Being Pro-Citizen In Scottsdale Doesn’t & Shouldn’t Mean You Are Anti-Business

Several Ideas for Reform

About two decades ago Scottsdale started suffering from a reputation that it was anti-business. There were several reasons for the perception, real and perceived. The City Manager at the time was pre-disposed against business. And while the Mayor then learned that the top job at the city is different than being one of six on a city council her nature was cautious. There was also a powerful citizen’s group, largely concentrated in the north, that had both bark and bite.

The marketplace took notice and avoided Scottsdale when it could. Some cheered the dynamic but the learned understood the long-term consequences. ASU was even brought in to analyze the situation, authoring a notable work called “Which Way Scottsdale?”

It took the approval of the Scottsdale Waterfront to remind the market that the city could still do bold and interesting things. That pro-business slant has largely served Scottsdale well ever since. Indeed, voters who think Scottsdale is headed in the “right direction” as opposed to the “wrong track” is at a nearly 30 year high. That’s a key reason why the recent bond election fared so well.

Yet, civic activism is alive and well. The populace rightly rose up against the ridiculous Desert Discovery Center and more recently but with less merit submitted an impressive number of signatures against the Southbridge II project in downtown Scottsdale.

We don’t mean to suggest this is a bad thing. Just the opposite. An engaged citizenry enriches community, in Scottsdale and elsewhere. And it reminds us that while Scottsdale should always maintain a pro-business posture for all the obvious reasons and benefits, it doesn’t mean it shouldn’t be more pro-resident too.

We have several ideas in this regard.

First, why does city planning staff make “recommendations” for denial or approval? Is that really their place? Or is it their job to say applications are “compliant” and identify positives and negatives for the policy makers – Planning Commissioners and City Councilmembers – to decide? Too often Planning Departments are revolving doors with the real estate industry leaving any developer with an advantage over an impacted neighborhood or area.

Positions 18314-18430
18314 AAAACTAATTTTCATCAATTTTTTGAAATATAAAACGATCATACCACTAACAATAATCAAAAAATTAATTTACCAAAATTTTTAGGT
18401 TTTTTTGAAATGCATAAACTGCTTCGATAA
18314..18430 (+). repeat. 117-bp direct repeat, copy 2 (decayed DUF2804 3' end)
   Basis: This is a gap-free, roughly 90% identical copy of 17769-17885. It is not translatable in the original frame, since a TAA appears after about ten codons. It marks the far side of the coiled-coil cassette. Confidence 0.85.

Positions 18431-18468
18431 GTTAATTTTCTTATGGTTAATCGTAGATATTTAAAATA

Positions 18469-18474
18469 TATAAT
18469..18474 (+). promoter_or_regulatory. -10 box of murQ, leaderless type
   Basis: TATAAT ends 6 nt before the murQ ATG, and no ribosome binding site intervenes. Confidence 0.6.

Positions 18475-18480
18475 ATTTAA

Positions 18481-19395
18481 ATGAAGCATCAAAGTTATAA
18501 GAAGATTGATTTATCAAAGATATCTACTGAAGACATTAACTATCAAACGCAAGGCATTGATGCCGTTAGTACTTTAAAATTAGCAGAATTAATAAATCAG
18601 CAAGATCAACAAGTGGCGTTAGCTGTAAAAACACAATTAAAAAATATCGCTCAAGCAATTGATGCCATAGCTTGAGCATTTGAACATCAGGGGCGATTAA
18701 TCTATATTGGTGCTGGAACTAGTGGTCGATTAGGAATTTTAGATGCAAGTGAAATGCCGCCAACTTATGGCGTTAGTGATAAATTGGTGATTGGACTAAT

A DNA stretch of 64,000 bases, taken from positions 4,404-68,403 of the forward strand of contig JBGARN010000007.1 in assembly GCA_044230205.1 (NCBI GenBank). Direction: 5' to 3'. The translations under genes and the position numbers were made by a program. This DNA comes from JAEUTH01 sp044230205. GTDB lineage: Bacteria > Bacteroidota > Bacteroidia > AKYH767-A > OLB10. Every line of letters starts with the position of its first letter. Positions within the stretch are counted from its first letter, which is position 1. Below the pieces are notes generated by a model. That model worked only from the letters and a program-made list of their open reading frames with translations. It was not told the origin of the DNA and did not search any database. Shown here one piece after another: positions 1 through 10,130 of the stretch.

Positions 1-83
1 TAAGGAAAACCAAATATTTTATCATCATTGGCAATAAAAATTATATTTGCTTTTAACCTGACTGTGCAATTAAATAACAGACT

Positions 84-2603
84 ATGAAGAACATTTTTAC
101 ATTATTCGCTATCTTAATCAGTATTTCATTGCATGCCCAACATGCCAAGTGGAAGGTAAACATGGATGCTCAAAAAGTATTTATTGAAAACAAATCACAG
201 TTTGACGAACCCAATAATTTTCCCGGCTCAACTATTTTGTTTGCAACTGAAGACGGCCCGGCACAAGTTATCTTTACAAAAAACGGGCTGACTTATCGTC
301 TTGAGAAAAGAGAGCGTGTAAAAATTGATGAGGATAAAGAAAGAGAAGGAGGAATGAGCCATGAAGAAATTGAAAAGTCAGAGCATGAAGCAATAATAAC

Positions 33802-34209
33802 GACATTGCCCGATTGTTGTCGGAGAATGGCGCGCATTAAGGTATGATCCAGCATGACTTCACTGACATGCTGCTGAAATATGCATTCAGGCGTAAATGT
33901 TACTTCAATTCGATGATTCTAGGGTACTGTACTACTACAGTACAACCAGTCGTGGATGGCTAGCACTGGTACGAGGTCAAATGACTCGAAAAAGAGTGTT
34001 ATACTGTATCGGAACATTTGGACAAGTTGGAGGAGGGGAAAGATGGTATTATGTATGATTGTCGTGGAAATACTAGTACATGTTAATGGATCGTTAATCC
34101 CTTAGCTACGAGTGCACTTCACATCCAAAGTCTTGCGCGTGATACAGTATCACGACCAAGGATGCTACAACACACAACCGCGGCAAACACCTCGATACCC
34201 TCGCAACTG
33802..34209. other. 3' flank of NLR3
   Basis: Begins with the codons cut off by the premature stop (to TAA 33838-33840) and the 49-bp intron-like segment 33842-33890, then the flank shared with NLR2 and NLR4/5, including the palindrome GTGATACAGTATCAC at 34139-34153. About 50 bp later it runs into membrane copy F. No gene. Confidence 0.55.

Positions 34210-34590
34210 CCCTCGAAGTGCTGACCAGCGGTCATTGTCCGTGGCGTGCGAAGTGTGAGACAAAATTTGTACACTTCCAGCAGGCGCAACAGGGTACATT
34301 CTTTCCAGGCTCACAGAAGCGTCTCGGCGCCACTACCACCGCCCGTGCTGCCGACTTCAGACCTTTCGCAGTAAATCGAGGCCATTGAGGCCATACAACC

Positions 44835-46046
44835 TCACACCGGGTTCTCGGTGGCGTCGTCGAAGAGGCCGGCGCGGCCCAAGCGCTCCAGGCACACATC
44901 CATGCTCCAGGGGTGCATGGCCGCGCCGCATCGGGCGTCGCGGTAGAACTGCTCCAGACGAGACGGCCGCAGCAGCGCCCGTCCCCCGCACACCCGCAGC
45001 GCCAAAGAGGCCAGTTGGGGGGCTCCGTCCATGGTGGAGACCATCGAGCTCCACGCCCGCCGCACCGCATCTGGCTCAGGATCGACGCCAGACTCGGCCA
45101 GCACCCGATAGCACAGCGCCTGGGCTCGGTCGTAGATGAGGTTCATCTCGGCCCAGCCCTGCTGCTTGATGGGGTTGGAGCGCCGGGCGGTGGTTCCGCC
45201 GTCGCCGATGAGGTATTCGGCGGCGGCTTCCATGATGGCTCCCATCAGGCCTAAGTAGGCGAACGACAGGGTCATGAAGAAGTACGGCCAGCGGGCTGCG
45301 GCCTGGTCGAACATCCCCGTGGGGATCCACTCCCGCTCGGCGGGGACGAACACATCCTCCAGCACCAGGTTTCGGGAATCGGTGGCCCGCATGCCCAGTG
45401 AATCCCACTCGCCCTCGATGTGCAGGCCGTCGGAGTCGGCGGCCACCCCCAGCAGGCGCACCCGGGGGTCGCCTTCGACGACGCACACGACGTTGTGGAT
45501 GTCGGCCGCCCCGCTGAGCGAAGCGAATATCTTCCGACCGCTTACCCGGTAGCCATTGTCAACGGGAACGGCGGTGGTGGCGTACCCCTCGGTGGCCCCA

Second, the Arizona State Legislature is prohibited from accepting certain donations from special interests while it is in session. So why should a developer or special interest be allowed to give to the campaign of a Mayor or City Councilmember while its issue or application is being reviewed? The City of Los Angeles is even moving to ban developer donations. This may or may not go too far but Citizen’s United and other maneuvers by a Republican legislature in this state necessitate ongoing consideration of campaign contribution reform. That’s why we are enthusiastic supporters of former Arizona Attorney General Terry Goddard’s “Outlaw Dirty Money” initiative. It came close to making the statewide ballot in 2018. We hope it does in 2020.

Finally, most every City Council meeting, in Scottsdale and elsewhere, is lopsided in favor of the developer. When there is no controversy that is not a problem. But when present it is a bit like a plaintiff getting to make more arguments in front of a jury than the defense. Developers get more time and even an opportunity to rebut citizens. That’s fair but shouldn’t citizens get that right too. Since the State Legislature largely eviscerated the ability of adjoining property owners to file legal protests why not permit a certain concentration of residents living within a certain area of a development to file an “equal time” notice with city officials allowing that effected area to have the same amount of time to make its case before a council? If the project is good and compelling it will survive and may even thrive with further discussion. Look at how Museum Square in Scottsdale turned out, for example.

There will always be a certain segment of the electorate that is just crazy. And you wonder why they live in the cities they do. But then there are members of the responsibility caucus, never fearful of riling things up but also realizing that conversation and collaboration can also lead to a good place. In Scottsdale, count people like Jason Alexander, Betty Janik, Sonnie Kirtley, Copper Phillips and numerous others as such conscientious critics. They are people who realize that pro-resident and pro-business don’t have to contradict each other. Scottsdale should never go back to the way it conducted business in the early 2000s, even at one time almost driving Barrett-Jackson out of town. But it can enact common-sense citizen-oriented reforms that raise an important bar for all.